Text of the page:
I agree with you that Cohn’s discussion on the sexual innuendoes is not as insightful as the psychological effects of language abstraction. Though disturbing as the terms sound, the significance of these euphoric and sexual terms is not necessarily the fact that they reflect masculine world of nuclear planning. The terms may have been given due to gender imbalance but this has little importance to the actual objectives of nuclear planning. I think Cohn’s criticism of the language of abstraction explains the bigger issue underlying such innuendoes. In addition to all the abstract acronyms and technological idioms, these sexual metaphors further delineate these researchers and technicians from the reality of the destructions one single nuke could cause. That being said, I am not quite sure how much of the emphasis on feminism plays importance in Cohn’s argument. It may have sparked Cohn’s interest in the subject, but I don’t see how the problem may lie on gender imbalance. I think Cohn’s argument can be taken seriously without raising the issue of feminism or gender imbalance in nuclear weapon field. Cohn concludes with the importance of creating “diverse voices” in the conversation in order to “create compelling alternative visions of possible futures.” I agree that female researchers may increase gender-sensitivity in the field, but it would not necessarily stop the use of technical acronyms. I believe that literal “diverse” voices, which expand beyond gender issues, is required to truly achieve what Cohns concludes is needed in her conclusion.

  16. Like most other students I see Cohn’s argument for overly sexualized militaristic language to be a bit exaggerated. It does not necessarily seem “sexual” to say that a missile penetrated the airspace of another country; certainly, this word has meanings beyond its sexual implications. But even for what amount of sexualized language there is, I do not think this plays to the same effect as Cohn argues at the beginning of the paper of desensitization
    and nonchalance. If anything, the depiction of missile attacks as “rape” and the start of nuclear development as
    a “loss of virginity” just exacerbates the destructive and traumatizing effects of these weapons, and certainly do not play to the potentially comforting nature of nuclear weapons. Perhaps this play of hypermasculinity adds to the perverse pleasure derived from the idea of dominance (which adds to its militaristic appeal), but the usage of these terms seem much more akin to Freudian slips and unintentional reflections of more bestial human tendencies for conflict/war/aggression than clinical evaluations of the kill-rate for missiles. The disconnect between instinctive human sympathies (which is perhaps the public view of nuclear weapons), scientific detachment (which is what developers of nuclear weapons might experience), and the deeper, more disturbing innate drives towards power and control (which might be reflected in the oversexualized language surrounding nuclear weapons), then, is perhaps what is most frightening about nuclear weapon development. It is so easy to see how these weapons of mass destruction and pull out different sides of our personalities, to such an extent that this seems to be a potential breeding ground for the manipulation of human psychology.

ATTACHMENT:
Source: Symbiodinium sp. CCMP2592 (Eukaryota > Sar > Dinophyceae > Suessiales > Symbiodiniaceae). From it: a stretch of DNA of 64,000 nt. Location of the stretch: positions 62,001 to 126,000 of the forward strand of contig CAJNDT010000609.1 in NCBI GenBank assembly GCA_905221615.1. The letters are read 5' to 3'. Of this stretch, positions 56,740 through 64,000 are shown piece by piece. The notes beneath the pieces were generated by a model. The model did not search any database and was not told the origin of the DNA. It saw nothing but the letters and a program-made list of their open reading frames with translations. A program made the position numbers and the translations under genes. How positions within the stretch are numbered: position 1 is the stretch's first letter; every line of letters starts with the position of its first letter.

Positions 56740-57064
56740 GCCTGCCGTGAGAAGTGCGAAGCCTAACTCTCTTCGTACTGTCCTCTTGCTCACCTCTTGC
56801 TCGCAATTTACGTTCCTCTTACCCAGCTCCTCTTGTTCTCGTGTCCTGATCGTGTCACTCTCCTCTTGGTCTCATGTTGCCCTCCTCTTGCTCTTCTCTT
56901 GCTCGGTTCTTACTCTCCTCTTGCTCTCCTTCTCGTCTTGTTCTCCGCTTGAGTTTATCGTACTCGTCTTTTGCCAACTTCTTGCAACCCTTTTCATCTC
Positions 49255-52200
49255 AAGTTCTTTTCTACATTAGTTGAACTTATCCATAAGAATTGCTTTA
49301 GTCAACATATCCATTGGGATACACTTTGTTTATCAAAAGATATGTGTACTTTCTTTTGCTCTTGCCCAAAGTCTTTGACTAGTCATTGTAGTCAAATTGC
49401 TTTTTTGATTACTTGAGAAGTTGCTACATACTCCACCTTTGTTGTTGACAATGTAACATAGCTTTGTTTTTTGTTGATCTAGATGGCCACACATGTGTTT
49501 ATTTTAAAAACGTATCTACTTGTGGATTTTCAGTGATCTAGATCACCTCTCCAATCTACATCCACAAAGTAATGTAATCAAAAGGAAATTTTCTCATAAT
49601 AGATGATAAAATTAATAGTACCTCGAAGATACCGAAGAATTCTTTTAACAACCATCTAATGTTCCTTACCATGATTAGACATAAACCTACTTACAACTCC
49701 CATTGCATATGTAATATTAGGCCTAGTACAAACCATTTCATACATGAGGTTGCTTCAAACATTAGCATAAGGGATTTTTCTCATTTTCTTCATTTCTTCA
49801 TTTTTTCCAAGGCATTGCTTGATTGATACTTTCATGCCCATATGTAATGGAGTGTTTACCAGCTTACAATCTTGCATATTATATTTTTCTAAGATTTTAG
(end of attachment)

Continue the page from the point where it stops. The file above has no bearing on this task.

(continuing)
17. Technostrategic language, as Cohn describes it, is a symbol of the intertwined, inextricable nature of strategic thinking in the nuclear and technological world. Without it, these nuclear experts and defense intellectuals, must confront the stark realities and consequences of the nuclear weapons, capable of decimating cities and killing thousands, that they were helping to create, design, and utilize. Connor’s question as to the validity of this statement: “sanitized abstraction and sexual … imagery, even if disturbing seemed to fit into the masculinist world of nuclear war planning” is interesting in that it forces us to think whether the language of nuclear planning and strategy is inherently chauvinistic and overly masculine.

    I do not think that technostrategic language is in any way inherently chauvinistic or masculine, but rather, that technostrategic language reflects the most convenient and sensical way in which nuclear defense experts and intellectuals can dehumanize and distance themselves from the utterly destructive work that they pioneer and perpetuate. In fact, the fact that it is sexist or testosterone-motivated language that is able to distract and compel a primarily male-dominated group of nuclear experts to talk about their work without too much moral conflict reflects more about the type of society that we live in. Nuclear weapons, whether using words like “clean” or “limited”, acronyms, over sexualized innuendos, or male birth metaphors, can only ultimately be talked about unless we find some way to disguise the reality that they cause. The only way the people who base their livelihood and receive income off of a basically inhumane technology can live with a decent conscience is if they invoke metaphors that reflect greater realities in society: whether that be a race to compete for one’s masculinity or providing nuances to their work through differentiating between “clean” and “not so clean” strikes. Though the nuclear weapons industry and discourse seems to be highly dominated by males, I do not necessarily agree with Cohn that over masculinization and chauvinism is the only way to talk about nuclear war planning.